2. Cost savings: efficiency gains can be recycled into spending more on mission—a nonprofit from our research made savings of ¥440billion!
  3. Financial sustainability: mergers can rescue weak nonprofits or spur financial growth in strong nonprofits, improving the chances of long-term survival

Finding 4: The nonprofit’s lifecycle matters

Mergers will not suit all social organizations in all situations, which is why it is useful to consider a nonprofit in terms of their lifecycle or stage of development—see the diagram below. Whether a start-up or a mature organization, the appropriate merger aims or merger models are likely to differ stage by stage. For the charity where I previously worked, a merger came 200 years into its history.

Mergers in the life-cycle of a sector or charity, from ‘There is more than one way to merge a charity: part 1’ (NPC)

Finding 5: Funders have a role to play

Finally, there are a number of ways that philanthropists and other funders of nonprofits can support mergers to create social impact, for example by encouraging networking, funding merger costs and by not acting as a deterrent.

There is also a powerful case for funders to start thinking about merging themselves.

To find out more, sign up to attend the AVPN seminar with me on 8 August, 6:30-8:30pm at The Nippon Foundation, Tokyo.


A. Environmental Stewardship
To protect the environment, we organize programmes like mangrove nursery and Reforestation, Coastal and River Clean-Up, Community Based Environmental Solid Waste Management, Environmental IEC Campaign and Eco-Academy

B. Food Security and Sustainable Livelihood
To ensure a sustainable livelihood for the community, eco-tourism include Buhatan River Cruise Visitor Center Buhatan River Mangrove Boardwalk are run by the community. Others include Organic Vegetable and Root crops Farming, Vegetable and Root crops Chips and by-products Processing and establishing a Zero waste store.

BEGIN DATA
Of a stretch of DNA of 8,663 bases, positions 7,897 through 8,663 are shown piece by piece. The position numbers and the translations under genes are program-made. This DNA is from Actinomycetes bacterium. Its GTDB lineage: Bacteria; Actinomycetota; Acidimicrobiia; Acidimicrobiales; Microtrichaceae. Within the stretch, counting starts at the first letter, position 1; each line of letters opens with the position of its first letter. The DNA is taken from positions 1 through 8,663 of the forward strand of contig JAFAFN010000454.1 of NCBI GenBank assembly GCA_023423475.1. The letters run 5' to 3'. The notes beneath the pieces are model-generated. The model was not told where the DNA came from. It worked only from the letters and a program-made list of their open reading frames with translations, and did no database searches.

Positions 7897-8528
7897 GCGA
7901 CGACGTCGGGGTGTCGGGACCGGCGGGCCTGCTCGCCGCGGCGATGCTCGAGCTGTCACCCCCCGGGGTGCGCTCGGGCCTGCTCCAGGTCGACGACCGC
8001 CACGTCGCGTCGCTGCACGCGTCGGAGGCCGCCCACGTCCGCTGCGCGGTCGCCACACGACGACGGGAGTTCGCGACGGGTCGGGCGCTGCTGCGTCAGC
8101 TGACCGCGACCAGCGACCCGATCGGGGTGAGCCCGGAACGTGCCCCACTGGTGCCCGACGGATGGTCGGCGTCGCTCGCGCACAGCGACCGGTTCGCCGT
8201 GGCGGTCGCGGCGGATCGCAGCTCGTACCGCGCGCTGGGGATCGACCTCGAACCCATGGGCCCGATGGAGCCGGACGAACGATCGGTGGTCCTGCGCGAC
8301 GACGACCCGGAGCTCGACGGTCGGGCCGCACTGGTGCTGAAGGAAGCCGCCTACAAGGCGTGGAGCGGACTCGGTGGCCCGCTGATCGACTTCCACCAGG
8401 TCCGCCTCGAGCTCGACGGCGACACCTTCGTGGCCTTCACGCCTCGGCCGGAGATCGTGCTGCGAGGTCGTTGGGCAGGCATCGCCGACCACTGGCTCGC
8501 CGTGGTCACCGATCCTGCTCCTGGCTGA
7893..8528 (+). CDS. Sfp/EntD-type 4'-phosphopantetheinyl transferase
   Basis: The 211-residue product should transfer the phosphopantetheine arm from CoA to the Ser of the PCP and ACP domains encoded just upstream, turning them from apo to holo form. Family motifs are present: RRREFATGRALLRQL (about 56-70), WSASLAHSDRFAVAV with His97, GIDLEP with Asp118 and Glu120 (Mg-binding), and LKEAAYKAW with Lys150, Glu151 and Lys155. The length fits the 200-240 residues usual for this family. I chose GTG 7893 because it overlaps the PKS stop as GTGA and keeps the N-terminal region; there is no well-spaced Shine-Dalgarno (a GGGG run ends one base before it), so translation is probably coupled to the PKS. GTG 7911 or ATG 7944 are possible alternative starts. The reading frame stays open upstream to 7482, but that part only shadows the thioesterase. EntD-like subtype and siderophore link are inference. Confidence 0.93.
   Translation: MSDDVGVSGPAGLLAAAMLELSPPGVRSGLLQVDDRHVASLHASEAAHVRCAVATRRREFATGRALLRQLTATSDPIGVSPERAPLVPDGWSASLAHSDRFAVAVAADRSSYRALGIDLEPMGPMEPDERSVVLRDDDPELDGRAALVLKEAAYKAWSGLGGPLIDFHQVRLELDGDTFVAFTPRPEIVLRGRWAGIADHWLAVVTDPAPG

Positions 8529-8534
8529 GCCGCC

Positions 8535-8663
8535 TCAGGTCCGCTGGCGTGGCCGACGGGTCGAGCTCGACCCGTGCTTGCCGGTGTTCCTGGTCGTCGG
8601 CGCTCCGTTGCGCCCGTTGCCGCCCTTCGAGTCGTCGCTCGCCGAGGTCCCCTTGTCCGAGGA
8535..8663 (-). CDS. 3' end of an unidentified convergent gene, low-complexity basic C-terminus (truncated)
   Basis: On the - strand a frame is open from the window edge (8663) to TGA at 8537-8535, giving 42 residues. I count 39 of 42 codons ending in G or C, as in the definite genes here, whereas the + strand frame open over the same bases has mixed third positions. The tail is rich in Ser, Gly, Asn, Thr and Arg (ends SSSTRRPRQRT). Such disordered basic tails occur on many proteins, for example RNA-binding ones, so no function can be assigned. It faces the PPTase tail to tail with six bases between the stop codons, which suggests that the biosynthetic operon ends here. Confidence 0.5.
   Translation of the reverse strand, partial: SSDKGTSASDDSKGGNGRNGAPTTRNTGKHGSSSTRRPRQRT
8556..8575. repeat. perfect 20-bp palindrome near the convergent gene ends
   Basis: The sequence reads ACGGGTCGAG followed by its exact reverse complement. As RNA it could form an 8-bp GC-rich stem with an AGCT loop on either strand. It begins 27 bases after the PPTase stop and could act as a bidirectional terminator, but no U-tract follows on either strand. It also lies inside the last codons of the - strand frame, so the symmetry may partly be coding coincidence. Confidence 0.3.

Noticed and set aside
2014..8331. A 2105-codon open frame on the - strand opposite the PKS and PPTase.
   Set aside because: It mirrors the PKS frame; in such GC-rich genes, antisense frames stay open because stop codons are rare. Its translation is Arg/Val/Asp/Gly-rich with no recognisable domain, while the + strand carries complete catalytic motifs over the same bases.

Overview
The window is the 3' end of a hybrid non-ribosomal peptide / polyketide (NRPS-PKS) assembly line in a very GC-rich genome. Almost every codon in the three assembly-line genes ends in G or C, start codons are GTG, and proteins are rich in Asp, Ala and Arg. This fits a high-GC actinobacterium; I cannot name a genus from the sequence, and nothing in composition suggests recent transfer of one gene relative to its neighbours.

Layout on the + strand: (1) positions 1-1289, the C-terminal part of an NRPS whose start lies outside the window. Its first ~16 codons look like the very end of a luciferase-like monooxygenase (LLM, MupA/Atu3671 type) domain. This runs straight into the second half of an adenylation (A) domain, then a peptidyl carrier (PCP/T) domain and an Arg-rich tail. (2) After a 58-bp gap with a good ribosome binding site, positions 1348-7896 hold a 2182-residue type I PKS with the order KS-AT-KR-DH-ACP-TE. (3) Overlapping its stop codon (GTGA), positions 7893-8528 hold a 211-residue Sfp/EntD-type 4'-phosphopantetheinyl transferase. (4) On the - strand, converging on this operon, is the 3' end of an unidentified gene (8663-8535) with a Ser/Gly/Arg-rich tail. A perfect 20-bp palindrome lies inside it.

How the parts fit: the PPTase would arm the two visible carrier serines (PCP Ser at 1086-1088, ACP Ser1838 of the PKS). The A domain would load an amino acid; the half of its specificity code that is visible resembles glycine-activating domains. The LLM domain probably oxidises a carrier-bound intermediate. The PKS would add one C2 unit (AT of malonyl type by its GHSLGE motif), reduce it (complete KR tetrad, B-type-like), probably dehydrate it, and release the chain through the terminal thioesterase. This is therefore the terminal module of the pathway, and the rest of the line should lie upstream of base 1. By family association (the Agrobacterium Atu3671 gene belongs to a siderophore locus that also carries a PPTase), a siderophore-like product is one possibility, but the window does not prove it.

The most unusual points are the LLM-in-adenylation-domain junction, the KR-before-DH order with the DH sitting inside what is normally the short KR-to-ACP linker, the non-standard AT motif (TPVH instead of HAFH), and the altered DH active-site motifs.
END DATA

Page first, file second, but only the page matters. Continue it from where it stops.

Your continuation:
C. Empowered Communities
To empower the community, we provide product and Agri-Enterprise Development Training, Immersion and Learnings Exchange Program, Earth Warrior Training and Community Based Social Entrepreneurship Training


Oliver Carrington

Until recently Oliver Carrington was a consultant at New Philanthropy Capital (NPC), a UK think-tank consultancy for the non-profit sector. At NPC, he researched and published reports on topics including grant-making, governance and charity mergers. He also delivered strategy and impact measurement projects for philanthropist and charity clients, and managed a mental health grant portfolio for the Stone Family Foundation. Prior to NPC, he worked on grants and policy at the Royal Masonic Trust for Girls and Boys before its merger into the Masonic Charitable Foundation. Oliver received his degrees from Queen’s University Belfast and King’s College London. Oliver is currently taking some time away from the UK to contribute to and learn from social purpose organisations in different countries. In Japan, he has been working on impact measurement and management at Cross Fields—an organisation using corporate volunteering to build the capacity of non-profits across South East Asia. He has also recently co-created Funding Trends, a free website for philanthropists using open data to visualise grant-making statistics.